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Lekki residents protest allocation of coastal road to private developer

By Eniola Daniel
08 January 2022   |   3:35 am
The Lekki Estates Residents and Stakeholders Association (LERSA) has renewed its call on the Lagos State government to halt the allocation of Lekki Coastal Road to a private developer for construction.

Members of the Lekki Estates Residents and Stakeholders Association (LERSA) protesting yesterday in Lekki, Lagos State, against the allocation of Lekki Coastal Road to a private developer PHOTO: ENIOLA DANIEL

The Lekki Estates Residents and Stakeholders Association (LERSA) has renewed its call on the Lagos State government to halt the allocation of Lekki Coastal Road to a private developer for construction.

The association, led by its president, Olorogun James Emadoye, said the government had neglected calls to fix the road for 40 years despite revenue generated from the area.

They accused the government of taxing property owners in the axis heavily while giving back little, alleging that the government ‘sells roads’ in the area to individuals and issues them Certificates of Occupancy (CofO).

 
Emadoye said: “The coastal road the Lagos State claimed it’s allocating allegedly for 10 years is not acceptable to the people of Lekki. It is not acceptable for so many reasons. The only road that cuts across this region is the Lekki-Epe Express road and currently, residents would need to wake up by 5am to go to their offices.

“So, it was a thing of joy during the political campaign when governor Babajide Sanwo-Olu promised that his administration would construct the coastal road, and that was one of the reasons we voted for him. But recently, we saw bulldozers bulldozing the road and we went to church to celebrate that the construction was going to start. Unfortunately, what we learnt later was that there’s sort of allocation to a private developer.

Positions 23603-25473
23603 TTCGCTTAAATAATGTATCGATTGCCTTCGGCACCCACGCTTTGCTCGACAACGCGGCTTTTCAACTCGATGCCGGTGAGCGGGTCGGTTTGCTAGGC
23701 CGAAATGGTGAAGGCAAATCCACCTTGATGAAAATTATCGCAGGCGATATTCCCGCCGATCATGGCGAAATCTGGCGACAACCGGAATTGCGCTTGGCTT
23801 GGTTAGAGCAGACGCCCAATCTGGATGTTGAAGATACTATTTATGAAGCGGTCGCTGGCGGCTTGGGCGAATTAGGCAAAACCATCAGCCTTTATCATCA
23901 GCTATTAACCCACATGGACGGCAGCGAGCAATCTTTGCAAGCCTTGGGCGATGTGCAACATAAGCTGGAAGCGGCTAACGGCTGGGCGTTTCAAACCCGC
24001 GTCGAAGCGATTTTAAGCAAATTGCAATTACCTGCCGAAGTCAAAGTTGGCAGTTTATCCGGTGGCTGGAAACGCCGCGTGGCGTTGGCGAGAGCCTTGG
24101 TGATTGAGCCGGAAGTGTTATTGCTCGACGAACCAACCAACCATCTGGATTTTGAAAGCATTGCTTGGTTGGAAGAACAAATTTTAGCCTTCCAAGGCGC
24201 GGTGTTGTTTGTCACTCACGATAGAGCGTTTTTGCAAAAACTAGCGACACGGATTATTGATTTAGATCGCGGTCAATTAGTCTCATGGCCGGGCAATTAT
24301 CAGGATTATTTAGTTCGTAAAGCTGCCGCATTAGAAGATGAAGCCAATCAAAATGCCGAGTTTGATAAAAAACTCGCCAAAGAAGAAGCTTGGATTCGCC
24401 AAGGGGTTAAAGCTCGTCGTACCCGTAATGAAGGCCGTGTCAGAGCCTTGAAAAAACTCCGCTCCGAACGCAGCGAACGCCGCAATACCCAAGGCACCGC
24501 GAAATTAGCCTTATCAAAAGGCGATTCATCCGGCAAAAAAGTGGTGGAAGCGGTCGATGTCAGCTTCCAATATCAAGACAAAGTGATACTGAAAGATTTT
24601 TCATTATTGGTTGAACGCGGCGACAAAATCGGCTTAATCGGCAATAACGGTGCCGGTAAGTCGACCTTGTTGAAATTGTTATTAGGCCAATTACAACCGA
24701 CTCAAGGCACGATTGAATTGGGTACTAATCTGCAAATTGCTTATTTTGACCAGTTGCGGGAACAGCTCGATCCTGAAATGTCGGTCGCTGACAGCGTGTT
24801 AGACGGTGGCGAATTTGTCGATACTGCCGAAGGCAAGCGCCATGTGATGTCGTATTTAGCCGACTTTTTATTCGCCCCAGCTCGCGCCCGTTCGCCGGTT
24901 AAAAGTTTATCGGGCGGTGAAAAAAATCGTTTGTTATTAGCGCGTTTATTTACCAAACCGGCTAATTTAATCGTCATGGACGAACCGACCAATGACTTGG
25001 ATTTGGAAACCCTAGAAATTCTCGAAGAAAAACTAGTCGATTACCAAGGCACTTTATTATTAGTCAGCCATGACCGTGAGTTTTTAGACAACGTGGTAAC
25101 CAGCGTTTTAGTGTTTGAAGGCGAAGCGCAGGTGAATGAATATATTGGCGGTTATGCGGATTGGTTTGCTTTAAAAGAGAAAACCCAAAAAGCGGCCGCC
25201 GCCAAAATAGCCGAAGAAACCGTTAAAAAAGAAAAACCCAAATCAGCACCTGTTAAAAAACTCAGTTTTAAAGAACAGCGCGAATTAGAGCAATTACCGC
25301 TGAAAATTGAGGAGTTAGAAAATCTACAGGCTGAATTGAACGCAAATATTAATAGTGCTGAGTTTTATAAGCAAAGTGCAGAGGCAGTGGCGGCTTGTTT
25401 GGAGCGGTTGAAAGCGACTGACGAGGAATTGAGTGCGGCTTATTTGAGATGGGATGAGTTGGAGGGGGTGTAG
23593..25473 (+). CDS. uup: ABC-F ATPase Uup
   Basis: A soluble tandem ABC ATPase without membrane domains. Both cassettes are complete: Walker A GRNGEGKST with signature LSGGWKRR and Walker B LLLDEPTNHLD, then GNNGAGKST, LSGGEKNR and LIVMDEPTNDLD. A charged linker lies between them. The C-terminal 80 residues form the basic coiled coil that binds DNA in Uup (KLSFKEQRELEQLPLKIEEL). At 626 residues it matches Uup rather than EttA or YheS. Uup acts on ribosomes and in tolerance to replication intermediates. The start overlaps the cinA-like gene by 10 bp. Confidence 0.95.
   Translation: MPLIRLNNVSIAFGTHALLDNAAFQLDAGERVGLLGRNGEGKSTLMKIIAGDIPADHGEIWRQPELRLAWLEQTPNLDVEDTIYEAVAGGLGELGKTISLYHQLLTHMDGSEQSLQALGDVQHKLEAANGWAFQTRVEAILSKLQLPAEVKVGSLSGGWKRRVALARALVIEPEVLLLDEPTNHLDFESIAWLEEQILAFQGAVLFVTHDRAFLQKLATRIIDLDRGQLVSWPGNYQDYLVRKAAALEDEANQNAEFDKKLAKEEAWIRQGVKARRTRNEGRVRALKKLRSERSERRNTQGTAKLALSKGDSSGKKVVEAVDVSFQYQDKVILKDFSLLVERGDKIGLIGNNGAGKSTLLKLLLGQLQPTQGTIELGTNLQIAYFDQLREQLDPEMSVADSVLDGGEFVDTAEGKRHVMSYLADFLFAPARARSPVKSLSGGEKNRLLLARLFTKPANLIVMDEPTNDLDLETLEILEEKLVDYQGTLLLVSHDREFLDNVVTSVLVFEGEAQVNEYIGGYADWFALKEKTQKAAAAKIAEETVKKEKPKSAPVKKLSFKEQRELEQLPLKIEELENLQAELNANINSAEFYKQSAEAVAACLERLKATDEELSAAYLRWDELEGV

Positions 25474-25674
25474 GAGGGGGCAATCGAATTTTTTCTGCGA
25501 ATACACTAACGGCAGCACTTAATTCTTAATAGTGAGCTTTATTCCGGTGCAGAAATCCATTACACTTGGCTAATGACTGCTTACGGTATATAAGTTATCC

“The government claimed that the move was because of miscreants occupying some spaces. We then told the government that if they want to allocate because of miscreants, they should go down the road to see where miscreants are, and not where we have estates ready to maintain the area.”
 
Emadoye stressed that residents do not want the allocation “because of what we experienced on the regional road that is now being constructed, where some people were issued with CofO along the road alignment and the government started looking for ways to cut into some members estate to claim land.”

He added: “We engaged the government severally before we could solve the problem, and we can see that is what the government is trying to replicate here. If we allow the so-called temporary allocation, it will be made permanent; the government will start telling us that they have no funds to pay compensation.”

“We are ready as a people who are directly affected by the development to cooperate with the government to ensure that the road is maintained and life is bearable for the people of Lekki. All we want is for the government to stop the allocation because life will become more unbearable for the people of Lekki when the Dangote Refinery, Lekki Deep Sea Port and the Lekki Airport finally take off while the road is occupied.”

Also, the vice-chairman of the association, Olusegun Ladega, said: “We seem to be the babies of the government when it comes to generating income from us. We have one of the highest rates of land use charge; we are the only ones for so many years that pay to drive on the highways in Lagos, and we pay to sit in a traffic logjam.

“We have observed that along this axis, the various right of way both for road and drainages have been encroached upon with impunity, and often at the bottom of it is connivance of persons who have the statutory duty to prevent these activities. This is a worrisome development that is fraught with so many dangers. The state should engage with us because we have proposed our own solutions.”